This is a very dynamic situation. Things are changing every day as we get new information and data. Activity that might be low risk for one area, may be high risk for another. What might be deemed as safe today, may be deemed dangerous tomorrow.

There are many resources available, sometimes TOO MANY! If you need any help locating what the guidelines are for your specific location, feel free to contact us at hello@textyourex.net and visit our Covid Resources page.

What If My Ex is Withholding Custody Because of Exaggerated Fears?

Coronavirus makes everything more difficult because the Courts are not easily available to answer questions and resolve disputes. While some jurisdictions are accepting emergency hearings and issuing orders, it’s not necessarily easy, nor are you guaranteed that your case will be heard.

Remember this is a very disruptive time for your kids. School is out, their social circle has been broken, activities are at a halt, they are having to spend a lot more time inside, routine is tough to maintain, expectations are changing, and there is a lot of unknown. This kind of chaos is REALLY hard on children!!!

Maintaining as much normalcy (such as following the parenting plan and seeing both parents) is in their best interests as long as they (and other members of the household) can be physically safe. If you approach your Ex with this being the goal – providing your kids with the security that they still get to see both parents; that following the parenting plan will help make life normal; that some change in scenery will do them good – then you may get further in your negotiations. With Courts being closed, try to convince your Ex into online mediation, just to figure out what is best for the kids in this very crazy world.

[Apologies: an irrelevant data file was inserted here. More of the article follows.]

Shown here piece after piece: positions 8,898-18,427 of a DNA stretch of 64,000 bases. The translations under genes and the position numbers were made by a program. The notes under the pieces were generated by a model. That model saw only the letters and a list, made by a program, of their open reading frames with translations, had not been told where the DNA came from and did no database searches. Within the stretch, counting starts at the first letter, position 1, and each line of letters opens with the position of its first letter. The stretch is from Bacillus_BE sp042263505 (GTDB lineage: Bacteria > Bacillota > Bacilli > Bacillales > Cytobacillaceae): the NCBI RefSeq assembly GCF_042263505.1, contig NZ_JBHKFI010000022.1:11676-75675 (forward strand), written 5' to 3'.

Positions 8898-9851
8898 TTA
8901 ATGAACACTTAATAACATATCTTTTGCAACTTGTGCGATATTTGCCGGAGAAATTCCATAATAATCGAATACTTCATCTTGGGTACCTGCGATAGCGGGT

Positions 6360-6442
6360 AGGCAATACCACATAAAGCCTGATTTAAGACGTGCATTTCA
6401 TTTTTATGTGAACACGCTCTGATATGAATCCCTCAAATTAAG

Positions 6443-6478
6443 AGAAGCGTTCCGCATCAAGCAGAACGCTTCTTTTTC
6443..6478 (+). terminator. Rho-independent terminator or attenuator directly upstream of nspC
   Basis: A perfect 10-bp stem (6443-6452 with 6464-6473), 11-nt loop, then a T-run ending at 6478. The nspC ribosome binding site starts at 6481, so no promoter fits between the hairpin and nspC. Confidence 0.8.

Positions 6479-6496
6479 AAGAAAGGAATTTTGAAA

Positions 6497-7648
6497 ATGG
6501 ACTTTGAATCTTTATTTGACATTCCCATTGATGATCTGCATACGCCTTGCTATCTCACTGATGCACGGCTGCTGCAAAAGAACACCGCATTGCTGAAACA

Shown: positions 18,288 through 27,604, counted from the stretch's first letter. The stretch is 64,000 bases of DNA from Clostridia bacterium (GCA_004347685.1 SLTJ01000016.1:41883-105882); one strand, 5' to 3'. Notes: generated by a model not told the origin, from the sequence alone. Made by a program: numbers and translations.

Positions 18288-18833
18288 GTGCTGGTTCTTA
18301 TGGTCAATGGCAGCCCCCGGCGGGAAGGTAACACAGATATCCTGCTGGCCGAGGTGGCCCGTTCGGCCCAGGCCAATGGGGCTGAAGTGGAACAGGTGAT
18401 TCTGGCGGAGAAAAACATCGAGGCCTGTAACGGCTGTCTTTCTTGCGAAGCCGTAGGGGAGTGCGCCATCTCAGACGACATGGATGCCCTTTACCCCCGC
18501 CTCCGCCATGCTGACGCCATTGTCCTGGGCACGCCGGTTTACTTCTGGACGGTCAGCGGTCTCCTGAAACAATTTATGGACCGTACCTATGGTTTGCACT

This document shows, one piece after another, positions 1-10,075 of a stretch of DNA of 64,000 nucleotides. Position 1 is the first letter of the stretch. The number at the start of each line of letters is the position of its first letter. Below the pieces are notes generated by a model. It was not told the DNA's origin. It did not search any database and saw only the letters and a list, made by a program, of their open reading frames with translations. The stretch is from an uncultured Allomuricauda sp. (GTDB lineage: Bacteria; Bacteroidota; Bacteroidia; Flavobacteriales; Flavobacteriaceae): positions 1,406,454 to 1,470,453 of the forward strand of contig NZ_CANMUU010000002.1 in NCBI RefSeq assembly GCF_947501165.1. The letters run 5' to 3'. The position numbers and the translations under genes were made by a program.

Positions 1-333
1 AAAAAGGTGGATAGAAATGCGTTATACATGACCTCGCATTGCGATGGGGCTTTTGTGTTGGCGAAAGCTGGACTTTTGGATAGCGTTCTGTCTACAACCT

Be very careful that your EX doesn’t make your child feel even more insecure during this time! While it’s absolutely appropriate to teach your kids age-appropriate precautions to take, don’t let them think that they are going to catch this virus if they go see a parent. Where your children go and who they see is up to their parents – NOT them! If it’s been decided that your child is leaving the house for parenting time, do not let them think that means they will get sick! Emphasize washing hands and staying safe, but don’t make them scared. This is a difficult time and we all need reassurance that things will be okay.

Because of the financial consequences Covid is causing, Text Your Ex has reduced it’s online mediation service to $10. We want to do our part in helping families through this time. If your Ex refuses to cooperate through mediation, sign-up for a Brainstorming Session for $10 and we can help you strategize your options moving forward.

And remember!! Get creative with the way you are communicating with your kids during this time. You can maintain a close relationship while social distancing. Don’t let your emotions revolving around your Ex’s decisions affect how you interact with your kids.

How to Maintain a Relationship with Your Child During Quarantine